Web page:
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NRC chairman proposes timetable for nuclear industry reforms

By Mike M. Ahlers, CNN
STORY HIGHLIGHTS
  • The head of NRC says action is needed on safety-rule changes at nuclear plants
  • The push for reforms comes in the wake of Japan's disaster at a nuclear plant
  • NRC chairman Jaczko says he believes American nuclear plants are safe
  • But any accident is unacceptable and "the costs of inaction are simply too high"

Washington (CNN) -- The chairman of the Nuclear Regulatory Commission said Monday the NRC should move quickly on post-Fukushima reforms, saying the commission should draw up proposed changes within 90 days, and the industry should implement them within five years.

NRC Chairman Gregory Jaczko reiterated his belief nuclear power plants in the U.S. are safe and that a Fukushima-type event is unlikely -- a reference to the the triple meltdown at Japan's Fukushima Daiichi power plant after an earthquake and tsunami in March.

But Jaczko said any accident would be unacceptable, and that action is needed.

"We have no other choice. The costs of inaction are simply too high," he said.

Last week, an NRC task force completed its 90-day "quick look" at Fukushima, and made 12 recommendations, some of them sweeping in nature. Perhaps most significant, it calls on the NRC to replace a "patchwork" of regulations developed over the years with "a logical, systematic, and coherent" regulatory framework.

It also recommends the commission require power plants to upgrade protections to nuclear reactors and spent-fuel pools to further protect them from earthquakes, floods and fires.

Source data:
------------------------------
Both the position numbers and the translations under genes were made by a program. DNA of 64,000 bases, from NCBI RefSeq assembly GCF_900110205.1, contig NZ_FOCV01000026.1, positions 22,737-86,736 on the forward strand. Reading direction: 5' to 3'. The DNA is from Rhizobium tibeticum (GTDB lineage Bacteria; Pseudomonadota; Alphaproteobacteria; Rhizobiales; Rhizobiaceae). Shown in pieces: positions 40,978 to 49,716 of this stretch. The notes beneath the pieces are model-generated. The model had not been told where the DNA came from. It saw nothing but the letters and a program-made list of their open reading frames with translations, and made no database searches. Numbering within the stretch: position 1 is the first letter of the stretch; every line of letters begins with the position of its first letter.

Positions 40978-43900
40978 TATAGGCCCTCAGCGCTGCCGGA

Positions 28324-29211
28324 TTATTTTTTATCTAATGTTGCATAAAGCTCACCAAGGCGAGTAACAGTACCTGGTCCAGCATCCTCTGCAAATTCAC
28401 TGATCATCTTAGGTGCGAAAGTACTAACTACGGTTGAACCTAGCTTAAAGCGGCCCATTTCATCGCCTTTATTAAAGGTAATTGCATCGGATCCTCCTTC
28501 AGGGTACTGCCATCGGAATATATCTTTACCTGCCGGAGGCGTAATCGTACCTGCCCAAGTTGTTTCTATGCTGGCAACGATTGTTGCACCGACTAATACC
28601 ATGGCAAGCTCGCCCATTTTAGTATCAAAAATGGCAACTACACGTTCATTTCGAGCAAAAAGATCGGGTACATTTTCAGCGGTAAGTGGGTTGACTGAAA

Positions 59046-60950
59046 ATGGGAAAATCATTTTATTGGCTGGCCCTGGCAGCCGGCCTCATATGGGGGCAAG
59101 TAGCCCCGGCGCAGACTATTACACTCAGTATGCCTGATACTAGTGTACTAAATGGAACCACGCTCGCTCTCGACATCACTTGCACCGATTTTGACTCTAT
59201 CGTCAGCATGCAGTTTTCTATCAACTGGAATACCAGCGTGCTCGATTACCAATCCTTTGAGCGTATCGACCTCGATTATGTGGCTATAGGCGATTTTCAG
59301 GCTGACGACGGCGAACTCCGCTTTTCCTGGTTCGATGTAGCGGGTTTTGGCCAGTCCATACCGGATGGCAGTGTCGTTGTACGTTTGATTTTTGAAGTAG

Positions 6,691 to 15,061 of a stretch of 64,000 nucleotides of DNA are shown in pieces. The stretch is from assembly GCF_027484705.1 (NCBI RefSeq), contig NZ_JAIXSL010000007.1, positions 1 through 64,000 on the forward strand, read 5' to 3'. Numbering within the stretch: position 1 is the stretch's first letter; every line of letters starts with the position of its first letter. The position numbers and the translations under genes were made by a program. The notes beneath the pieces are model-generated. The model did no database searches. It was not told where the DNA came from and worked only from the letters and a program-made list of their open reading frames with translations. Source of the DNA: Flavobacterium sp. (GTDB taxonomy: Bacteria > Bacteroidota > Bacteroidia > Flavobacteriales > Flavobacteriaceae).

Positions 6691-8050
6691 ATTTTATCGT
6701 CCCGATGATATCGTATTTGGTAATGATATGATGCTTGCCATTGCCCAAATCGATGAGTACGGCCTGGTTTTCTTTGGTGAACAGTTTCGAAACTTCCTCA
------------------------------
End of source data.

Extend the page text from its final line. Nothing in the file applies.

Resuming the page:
The task force also said the NRC should require nuclear power plants to be better prepared to handle power blackouts and events that affect more than one reactor.

Jaczko said the task force report is a good road map for the NRC to follow.

Jaczko did not endorse, nor reject, any of the task force's recommendations, instead he focused on the need to take action expeditiously.

"In light of the task force's work, I see no reason why the commission cannot provide clear direction on each of their recommendations in less than 90 days," Jaczko said. "That is the time the commission gave the task force to do its job, and I believe that is more than enough time for the commission to outline a clear path forward."

Jaczko said he does not expect the commission to take final action on all of the matters, but he did expect it to initiate longer-term rule-making that will allow for public participation.

Both the NRC and the nuclear industry, he said, should "commit to complete and implement the process of learning and applying the lessons of the Fukushima accident within five years -- by 2016.".

Jaczko told reporters he pitched the idea of a 90-day and five-year timetables to other commissioners Monday morning. Asked if other commissioners supported the goals, he responded, "We'll see."

The full commission is expected to meet Tuesday to review the task-force recommendation.